The Y Combinator Experience

Wednesday, September 9, 2009

The Advice

Those who know, don't speak. Those who speak, don't know.
-Lao Tzu

It is said that the Silicon Valley attracts a lot of smart people. This is a half-truth. Aside from the smart people, the Silicon Valley attracts a lot of people in general (after all, I'm here!) Meeting many people and sifting through their advice is incredibly important - I don't think it's possible to build a successful business without a team of competent mentors willing to spend time with you. Since we started RethinkDB, a large chunk of our job has been distilling advice of hundreds of people and integrating it with our vision in order to build a great product. We quickly found out that Lao Tzu was right when he said, "those who know don't speak, and those who speak don't know."

Over the course of the last three months we had the privilege to meet a few people whose advice is full of gems every time, people that are an exception to Lao Tzu's ancient wisdom. I can say with utmost sincerity that everyone in the Y Combinator team is that exception. Between Paul's incredible business acumen, Jessica's warm encouragement, and Trevor's and Robert's technical expertise, I couldn't dream of better advisors. I would expect to have to travel across continents to meet such high quality people, but in Y Combinator they're all under one roof. When we applied, we spent considerable time discussing how much of the company we're willing to give away. Looking back at these discussions makes me smile - the advice alone is well worth the price of admission.

Transforming the fear of failure

What stops you from declaring to friends and family that you're quitting what you're doing in order to follow your dreams? In many cases the answer is financial hardship, or existing obligations. But in most cases the answer is fear of failure, or more precisely, fear of public embarrassment. This is a tremendous force, a force that will keep you on your knees forever, or propel you to the sky if you learn how to master it. Y Combinator transforms this force from a weight on your shoulders that keeps you down, to a powerful rocket that propels you to the sky.

Before we got into Y Combinator I couldn't bring myself to tell people I decided to take a leap and start a company. What if it failed? I would have to go back and admit failure, and even worse, be embarrassed at admitting that I should have taken everyone's perfectly rational advice to stay in grad school. When we got accepted to Y Combinator, telling people was easy - we got accepted to the best seed program in the U.S. Not going would be stupid.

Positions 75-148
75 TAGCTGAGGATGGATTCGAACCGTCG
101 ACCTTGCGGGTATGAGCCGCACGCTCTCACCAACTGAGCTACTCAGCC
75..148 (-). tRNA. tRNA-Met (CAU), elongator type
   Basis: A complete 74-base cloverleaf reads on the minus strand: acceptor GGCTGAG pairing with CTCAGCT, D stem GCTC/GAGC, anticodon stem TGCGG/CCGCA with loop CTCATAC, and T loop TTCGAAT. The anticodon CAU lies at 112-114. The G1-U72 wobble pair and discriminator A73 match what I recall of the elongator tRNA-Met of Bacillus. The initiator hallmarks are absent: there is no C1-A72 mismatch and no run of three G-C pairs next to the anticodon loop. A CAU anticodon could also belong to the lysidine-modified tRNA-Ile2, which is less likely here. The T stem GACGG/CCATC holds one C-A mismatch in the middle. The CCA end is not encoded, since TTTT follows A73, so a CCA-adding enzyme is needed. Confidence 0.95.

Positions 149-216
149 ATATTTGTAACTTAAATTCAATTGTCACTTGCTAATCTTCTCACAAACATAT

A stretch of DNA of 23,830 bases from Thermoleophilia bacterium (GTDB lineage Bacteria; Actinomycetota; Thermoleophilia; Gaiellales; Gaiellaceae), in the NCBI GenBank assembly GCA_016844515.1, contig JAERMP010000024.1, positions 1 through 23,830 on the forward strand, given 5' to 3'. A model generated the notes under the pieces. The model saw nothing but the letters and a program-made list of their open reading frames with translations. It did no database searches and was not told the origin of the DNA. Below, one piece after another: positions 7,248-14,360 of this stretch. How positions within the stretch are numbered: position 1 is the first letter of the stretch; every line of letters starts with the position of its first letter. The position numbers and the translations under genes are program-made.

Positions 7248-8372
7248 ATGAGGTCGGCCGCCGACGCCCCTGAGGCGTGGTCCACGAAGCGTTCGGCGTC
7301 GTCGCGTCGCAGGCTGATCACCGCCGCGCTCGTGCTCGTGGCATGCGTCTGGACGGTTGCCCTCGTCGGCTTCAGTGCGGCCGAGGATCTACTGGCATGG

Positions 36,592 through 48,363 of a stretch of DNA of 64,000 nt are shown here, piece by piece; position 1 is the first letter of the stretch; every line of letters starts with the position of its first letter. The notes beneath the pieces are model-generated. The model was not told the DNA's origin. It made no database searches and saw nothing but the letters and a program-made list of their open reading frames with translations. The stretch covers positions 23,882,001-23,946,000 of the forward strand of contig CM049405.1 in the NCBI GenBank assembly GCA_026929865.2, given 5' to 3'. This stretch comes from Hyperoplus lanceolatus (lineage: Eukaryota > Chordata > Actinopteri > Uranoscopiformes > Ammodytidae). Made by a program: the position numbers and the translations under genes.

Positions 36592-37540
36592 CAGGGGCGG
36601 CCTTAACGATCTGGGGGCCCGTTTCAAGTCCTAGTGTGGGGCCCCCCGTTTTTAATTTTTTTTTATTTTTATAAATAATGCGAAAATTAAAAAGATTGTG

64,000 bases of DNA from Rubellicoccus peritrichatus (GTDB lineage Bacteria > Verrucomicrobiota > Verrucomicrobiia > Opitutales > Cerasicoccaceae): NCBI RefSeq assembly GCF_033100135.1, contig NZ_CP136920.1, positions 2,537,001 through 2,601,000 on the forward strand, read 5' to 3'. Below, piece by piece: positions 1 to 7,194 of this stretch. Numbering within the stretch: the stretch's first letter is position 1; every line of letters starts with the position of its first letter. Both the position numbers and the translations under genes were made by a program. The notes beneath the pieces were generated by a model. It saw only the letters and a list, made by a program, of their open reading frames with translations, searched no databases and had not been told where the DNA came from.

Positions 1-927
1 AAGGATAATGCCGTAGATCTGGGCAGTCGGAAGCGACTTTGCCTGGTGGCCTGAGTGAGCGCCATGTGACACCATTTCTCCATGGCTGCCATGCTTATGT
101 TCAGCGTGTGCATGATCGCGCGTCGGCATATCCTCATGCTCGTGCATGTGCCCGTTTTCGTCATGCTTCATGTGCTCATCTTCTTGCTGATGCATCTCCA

Now that I took the leap, I can't easily go back and admit failure. Fear of public embarrassment is now working for me. I knock on doors I would never have had the courage to knock on before, and I do things I never would have done, all because I can't go back and admit failure. I'll accept failure only as the last resort, after every other avenue has proved to be a dead end.

This doesn't just transform your company. It transforms your life. How much are you willing to pay for that?

The application

The good news is that getting into Y Combinator is probably not as hard as you think. Pitch your business to a dozen strangers, and carefully record every objection they bring up. Answer the objections in the best way you can. Rinse, repeat. After a few iterations, you will truly understand your business, inside and out. Filling out the application will be a breeze.

Once you've filled out the application, send a few of the YC companies an e-mail. We'll be happy to review it. Getting in was hard for us, and we'd love to make it easier for you. You can go a long way with a little bit of feedback.

That's really all it takes. If you diligently go through this process, I would be genuinely surprised if you didn't get in. At the very least it will help your business - this is something you probably should be doing anyway. What are you waiting for?

If you don't get in

Y Combinator can't make you succeed. Paul can only show you the door. You'll have to assemble a team of advisors on your own, but most YC companies do it anyway - even the smartest people have limited expertise. You'll have to get your own contacts, but most YC companies do that too. The only truly difficult thing you'll have to do on your own is conquer your fear of failure. I didn't have the courage to do it without YC, so I have no advice on that. I do wish I had done it earlier. It's hard. I hope you find the courage to do it.

Take the plunge. Believe in yourself and in your destiny. Let the historians sort out the rest.

Comments?

If you have any questions, comments, or suggestions, please drop a note at coffeemug@gmail.com. I'll be glad to hear your feedback.